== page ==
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3 Percent down payments and risk to lenders

December 14, 2014
Read Time: 0 min

Many would point to imprudent lending standards as a leading cause of the financial crisis of 2008, and in turn, financial institution regulators have since bolstered lending standards and capital thresholds as a preventive measure against a similar crisis.

But recent news from Fannie Mae and Freddie Mac might suggest that the market is inching closer towards pre-recession lending practices.

Mortgage companies Fannie Mae and Freddie Mac announced earlier this month they will now offer programs that guarantee loans with down payments as low as 3 percent of the principal. The objective of the programs is to increase credit access for low and middle income families and many first-time homeowners. This class may have struggled in the past to meet the minimum down payment required for traditional mortgages.


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The program does require that borrowers meet a minimum credit-score threshold, provide documentation showing income and job status and buy private mortgage insurance as added steps to mitigate risk.

The National Association of Home Builders (NAHB) Chairman Kevin Kelly applauds the new programs in a recent statement:

“NAHB commends Fannie Mae and Freddie Mac for instituting new loan guidelines that will allow creditworthy borrowers to obtain mortgages with a downpayment of 3 percent. One of the biggest obstacles to achieving homeownership is the ability to come up with a downpayment. By reducing upfront cash requirements while establishing tough but fair underwriting guidelines that include a number of safeguards, Fannie and Freddie will open the door to homeownership for more American families, particularly first-time home buyers and younger households.”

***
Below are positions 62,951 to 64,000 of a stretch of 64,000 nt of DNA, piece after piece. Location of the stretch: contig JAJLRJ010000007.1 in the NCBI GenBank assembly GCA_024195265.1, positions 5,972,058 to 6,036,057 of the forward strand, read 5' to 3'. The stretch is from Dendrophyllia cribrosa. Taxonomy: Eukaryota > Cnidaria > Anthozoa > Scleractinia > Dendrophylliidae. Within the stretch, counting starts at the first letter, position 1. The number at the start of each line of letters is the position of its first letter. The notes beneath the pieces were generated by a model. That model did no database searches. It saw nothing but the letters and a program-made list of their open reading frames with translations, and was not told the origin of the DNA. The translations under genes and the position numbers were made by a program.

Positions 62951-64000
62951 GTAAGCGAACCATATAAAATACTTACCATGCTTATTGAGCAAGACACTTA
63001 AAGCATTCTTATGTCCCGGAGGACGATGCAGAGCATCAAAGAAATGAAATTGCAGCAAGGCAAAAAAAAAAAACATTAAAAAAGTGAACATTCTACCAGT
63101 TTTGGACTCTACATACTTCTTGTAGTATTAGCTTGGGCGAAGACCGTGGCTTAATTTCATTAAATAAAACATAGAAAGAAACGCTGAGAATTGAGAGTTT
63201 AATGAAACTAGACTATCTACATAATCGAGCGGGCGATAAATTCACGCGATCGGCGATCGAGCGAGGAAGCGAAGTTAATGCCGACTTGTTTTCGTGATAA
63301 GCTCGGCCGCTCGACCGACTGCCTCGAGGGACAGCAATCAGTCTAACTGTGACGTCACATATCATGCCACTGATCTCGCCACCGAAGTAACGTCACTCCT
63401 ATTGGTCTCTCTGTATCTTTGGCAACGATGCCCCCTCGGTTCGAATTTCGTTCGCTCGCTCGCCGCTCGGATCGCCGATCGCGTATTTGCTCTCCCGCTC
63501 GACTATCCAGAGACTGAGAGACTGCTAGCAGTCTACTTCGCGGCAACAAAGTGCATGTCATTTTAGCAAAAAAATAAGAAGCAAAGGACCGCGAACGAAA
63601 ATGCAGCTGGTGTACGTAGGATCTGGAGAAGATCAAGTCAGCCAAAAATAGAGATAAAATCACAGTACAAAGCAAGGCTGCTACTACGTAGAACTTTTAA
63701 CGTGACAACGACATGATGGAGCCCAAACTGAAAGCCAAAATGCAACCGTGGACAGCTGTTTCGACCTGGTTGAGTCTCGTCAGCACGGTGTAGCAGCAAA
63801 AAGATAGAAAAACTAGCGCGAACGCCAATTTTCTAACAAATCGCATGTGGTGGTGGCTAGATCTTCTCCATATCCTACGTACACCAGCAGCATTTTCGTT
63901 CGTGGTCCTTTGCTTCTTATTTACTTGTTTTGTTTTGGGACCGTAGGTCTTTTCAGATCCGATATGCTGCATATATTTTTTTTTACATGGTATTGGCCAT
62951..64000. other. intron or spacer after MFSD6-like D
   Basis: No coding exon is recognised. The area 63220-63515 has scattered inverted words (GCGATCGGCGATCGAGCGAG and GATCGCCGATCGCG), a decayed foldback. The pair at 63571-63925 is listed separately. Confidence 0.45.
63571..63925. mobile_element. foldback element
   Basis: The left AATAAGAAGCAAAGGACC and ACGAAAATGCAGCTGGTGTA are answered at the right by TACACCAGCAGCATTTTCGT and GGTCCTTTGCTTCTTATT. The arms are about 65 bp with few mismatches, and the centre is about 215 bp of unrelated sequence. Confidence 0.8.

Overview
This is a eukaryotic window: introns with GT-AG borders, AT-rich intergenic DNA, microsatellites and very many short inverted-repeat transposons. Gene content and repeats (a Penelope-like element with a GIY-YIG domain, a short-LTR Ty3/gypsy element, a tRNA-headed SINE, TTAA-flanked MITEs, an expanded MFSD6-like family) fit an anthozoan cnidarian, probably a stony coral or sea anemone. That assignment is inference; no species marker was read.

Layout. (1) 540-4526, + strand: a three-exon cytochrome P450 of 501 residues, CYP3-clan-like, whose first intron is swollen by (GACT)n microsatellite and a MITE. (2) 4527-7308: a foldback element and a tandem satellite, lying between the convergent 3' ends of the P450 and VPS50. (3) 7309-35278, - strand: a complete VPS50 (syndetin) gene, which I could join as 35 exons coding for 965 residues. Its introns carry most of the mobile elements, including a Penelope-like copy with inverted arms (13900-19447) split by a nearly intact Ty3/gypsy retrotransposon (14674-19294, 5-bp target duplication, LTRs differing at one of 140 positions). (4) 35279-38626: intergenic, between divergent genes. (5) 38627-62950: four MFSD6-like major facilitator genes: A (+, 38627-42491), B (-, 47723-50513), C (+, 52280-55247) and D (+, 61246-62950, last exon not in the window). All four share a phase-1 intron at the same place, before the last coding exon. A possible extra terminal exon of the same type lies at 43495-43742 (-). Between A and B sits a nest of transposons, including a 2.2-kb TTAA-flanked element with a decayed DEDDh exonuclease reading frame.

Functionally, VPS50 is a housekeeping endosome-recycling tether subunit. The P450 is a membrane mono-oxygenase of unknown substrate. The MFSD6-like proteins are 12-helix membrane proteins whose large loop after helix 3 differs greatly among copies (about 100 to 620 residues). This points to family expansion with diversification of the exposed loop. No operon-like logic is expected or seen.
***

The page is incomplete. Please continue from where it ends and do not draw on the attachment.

While the objective is undoubtedly a positive step for borrowers needing access to capital, there are some concerns that the new LTV for these loans introduces additional risk for lenders who underwrite the loans. Should the borrower default on the loan with only 3 percent paid down, it is more likely or possible that the bank will fail to recoup the full amount - a problem that became all-too-real for banks during the financial crisis.

For institutions that choose to lend with these standards, there are additional steps the institution can take to strengthen risk management practices. Alongside the lower down payment, lenders can increase documentation requirements (for example, verification of income) as a precaution and perform additional stress tests to contingently plan for capital in the event of a downturn.

Stress testing the portfolio won’t prevent the risk that comes with this standard of lending, but it can help the institution plan for it. For more information on stress testing, download the whitepaper: Stress Testing: The Who, What, When and Why.

About the Author


Raleigh, N.C.-based Sageworks, a leading provider of lending, credit risk, and portfolio risk software that enables banks and credit unions to efficiently grow and improve the borrower experience, was founded in 1998. Using its platform, Sageworks analyzed over 11.5 million loans, aggregated the corresponding loan data, and created the largest

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